- Alzheimer’s disease: The most common form of dementia, accounting for between 60 and 80 percent of all diagnosed cases of dementia. Alzheimer’s disease is marked by stages mild, moderate, severe – and symptoms may begin with an inability to remember names and recent events, followed by impaired judgment and behavioral changes, and finally challenges with walking and swallowing.
- Huntington’s disease is a genetic, brain disorder that leads to abnormal involuntary movements, marked decline in reasoning and thinking skills, irritability, depression, and other behavioral changes.
- Parkinson’s disease: as Parkinson’s disease is a progressive disorder, the later stages often result in progressive dementia.
Biological: There are a great number of biological reasons in which a person develops dementia. Some of the most widely seen are:
- Vascular dementia: Cardiovascular problems, such as high cholesterol, can cause damage to blood vessels and deny the brain cells of oxygen causing dementia. Vascular dementia occurs after the brain has experienced a stroke, or a blood clot which cuts off the flow of blood to certain areas of the brain. Vascular dementia includes impaired judgment and the inability to plan for the events needed to finish a task. The location of the injury caused by the stroke affects the types of impairment a person may experience.
- Nutritional deficiencies and hormone imbalances.
- Normal Pressure Hydrocephalus: a build-up of fluid in the brain can lead to challenges with movement as well as memory loss.
- Lewy-Body Dementia: This disease can include sleep disturbances, visual hallucinations, as well as muscular rigidity.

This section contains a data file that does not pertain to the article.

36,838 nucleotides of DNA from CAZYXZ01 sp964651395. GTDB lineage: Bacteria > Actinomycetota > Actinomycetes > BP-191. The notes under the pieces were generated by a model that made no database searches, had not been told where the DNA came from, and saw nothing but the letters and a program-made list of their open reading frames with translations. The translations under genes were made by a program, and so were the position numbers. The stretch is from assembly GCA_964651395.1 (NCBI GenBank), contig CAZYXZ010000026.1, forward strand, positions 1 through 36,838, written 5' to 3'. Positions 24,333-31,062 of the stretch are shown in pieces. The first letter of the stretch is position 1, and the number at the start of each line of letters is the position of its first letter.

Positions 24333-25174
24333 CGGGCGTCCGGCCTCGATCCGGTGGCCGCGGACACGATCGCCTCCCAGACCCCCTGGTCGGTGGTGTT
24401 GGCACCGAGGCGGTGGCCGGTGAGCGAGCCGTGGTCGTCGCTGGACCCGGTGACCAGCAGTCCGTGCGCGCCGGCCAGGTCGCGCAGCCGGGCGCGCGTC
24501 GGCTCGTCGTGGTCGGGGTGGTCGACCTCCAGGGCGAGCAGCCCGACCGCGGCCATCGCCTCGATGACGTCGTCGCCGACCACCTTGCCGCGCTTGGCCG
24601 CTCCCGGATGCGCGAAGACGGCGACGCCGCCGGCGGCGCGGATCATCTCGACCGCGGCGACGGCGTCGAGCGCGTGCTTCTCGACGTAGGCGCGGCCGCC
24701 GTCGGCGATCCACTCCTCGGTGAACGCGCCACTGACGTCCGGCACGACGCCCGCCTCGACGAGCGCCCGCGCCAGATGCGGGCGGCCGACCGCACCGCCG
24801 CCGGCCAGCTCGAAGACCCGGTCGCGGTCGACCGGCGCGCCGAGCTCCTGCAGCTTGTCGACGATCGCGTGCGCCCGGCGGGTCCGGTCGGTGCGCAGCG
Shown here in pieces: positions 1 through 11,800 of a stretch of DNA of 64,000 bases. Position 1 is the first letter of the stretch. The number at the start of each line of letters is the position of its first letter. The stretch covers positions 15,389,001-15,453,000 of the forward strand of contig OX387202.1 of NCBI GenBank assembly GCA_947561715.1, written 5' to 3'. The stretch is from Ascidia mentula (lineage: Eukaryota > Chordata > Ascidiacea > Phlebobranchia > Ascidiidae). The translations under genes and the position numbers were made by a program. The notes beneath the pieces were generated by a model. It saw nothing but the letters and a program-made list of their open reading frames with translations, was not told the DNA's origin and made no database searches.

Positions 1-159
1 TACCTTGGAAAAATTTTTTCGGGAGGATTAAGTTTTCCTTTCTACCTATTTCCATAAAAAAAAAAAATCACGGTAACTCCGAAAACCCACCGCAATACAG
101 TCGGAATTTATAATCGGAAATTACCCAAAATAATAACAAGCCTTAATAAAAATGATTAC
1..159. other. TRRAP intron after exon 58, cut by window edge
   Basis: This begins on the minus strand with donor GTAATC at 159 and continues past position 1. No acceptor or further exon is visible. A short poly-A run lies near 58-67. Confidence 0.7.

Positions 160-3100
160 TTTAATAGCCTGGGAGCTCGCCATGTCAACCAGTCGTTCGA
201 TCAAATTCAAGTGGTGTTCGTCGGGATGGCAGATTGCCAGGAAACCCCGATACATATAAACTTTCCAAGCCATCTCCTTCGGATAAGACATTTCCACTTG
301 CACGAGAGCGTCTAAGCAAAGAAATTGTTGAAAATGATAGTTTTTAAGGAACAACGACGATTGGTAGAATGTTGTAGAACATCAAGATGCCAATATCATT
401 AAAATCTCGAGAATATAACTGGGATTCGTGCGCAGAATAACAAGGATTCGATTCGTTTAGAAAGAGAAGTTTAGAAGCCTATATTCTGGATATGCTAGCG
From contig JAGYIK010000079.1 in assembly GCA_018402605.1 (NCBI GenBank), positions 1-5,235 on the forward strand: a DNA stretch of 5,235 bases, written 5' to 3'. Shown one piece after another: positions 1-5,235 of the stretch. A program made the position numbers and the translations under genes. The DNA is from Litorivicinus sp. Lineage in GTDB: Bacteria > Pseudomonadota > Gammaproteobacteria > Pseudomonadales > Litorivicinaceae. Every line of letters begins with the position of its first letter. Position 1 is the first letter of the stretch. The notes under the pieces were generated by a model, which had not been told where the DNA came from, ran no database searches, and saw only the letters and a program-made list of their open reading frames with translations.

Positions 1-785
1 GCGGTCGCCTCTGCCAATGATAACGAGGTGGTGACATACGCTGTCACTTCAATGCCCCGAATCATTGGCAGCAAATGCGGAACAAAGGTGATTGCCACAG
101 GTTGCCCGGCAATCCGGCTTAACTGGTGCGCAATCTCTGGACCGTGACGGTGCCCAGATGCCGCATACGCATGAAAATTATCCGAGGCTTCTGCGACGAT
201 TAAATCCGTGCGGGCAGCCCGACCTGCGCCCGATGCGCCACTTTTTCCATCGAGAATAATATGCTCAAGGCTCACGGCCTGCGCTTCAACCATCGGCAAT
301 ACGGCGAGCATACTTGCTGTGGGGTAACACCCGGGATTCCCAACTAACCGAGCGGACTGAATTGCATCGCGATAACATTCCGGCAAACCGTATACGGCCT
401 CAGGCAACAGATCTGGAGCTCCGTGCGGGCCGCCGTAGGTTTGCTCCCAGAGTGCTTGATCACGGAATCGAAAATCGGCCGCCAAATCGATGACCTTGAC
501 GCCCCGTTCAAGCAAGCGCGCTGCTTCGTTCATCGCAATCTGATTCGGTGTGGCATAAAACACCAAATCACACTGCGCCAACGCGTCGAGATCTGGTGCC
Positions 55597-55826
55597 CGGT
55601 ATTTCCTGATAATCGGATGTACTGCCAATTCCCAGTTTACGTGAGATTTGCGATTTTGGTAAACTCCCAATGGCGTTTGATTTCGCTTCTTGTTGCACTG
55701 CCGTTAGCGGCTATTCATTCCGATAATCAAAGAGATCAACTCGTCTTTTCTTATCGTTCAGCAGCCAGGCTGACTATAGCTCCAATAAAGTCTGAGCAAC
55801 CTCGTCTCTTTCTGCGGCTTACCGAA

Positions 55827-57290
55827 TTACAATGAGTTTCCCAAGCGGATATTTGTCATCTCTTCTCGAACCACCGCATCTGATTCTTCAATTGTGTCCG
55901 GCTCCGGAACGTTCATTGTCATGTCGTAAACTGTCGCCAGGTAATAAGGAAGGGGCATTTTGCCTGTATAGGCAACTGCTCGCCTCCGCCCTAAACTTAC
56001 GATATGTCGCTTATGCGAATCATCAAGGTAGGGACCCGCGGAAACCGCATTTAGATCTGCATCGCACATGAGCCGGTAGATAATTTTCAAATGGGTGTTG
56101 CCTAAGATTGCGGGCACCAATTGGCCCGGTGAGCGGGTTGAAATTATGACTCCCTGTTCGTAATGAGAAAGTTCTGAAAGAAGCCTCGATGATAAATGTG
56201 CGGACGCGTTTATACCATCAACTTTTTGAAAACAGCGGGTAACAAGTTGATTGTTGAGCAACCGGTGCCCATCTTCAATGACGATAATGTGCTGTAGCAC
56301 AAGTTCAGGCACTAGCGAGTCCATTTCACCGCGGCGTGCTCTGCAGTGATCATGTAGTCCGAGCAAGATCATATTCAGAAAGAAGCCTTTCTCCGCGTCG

- Mixed Dementia: this condition occurs when more than one type of dementia is present in the brain.
- Frontotemporal dementia: this dementia involves the nerve cells in the front and side parts of the brain. This type of dementia can cause changes in personality, behavior, as well as challenges using language.
- Hypoxia: Is caused when the brain is deprived of oxygen for a period of time which can be due to a heart attack, asthma attack, or allergic reaction. Dependent upon the length of time and area of the brain deprived of oxygen, hypoxic brain injury may be reversible.
- Brain tumors: rarely, dementia is caused by damage from a tumor in the brain, and will cause symptoms related to the area of the brain that is affected.
Environmental: There are a number of environmental causes for dementia which can include:
- Traumatic brain injuries: brain injuries, such as those associated with contact sports can cause dementia or dementia like symptoms.
- Infections or diseases: certain infections or diseases can cause degeneration of the nerve cells of the brain leading to dementia.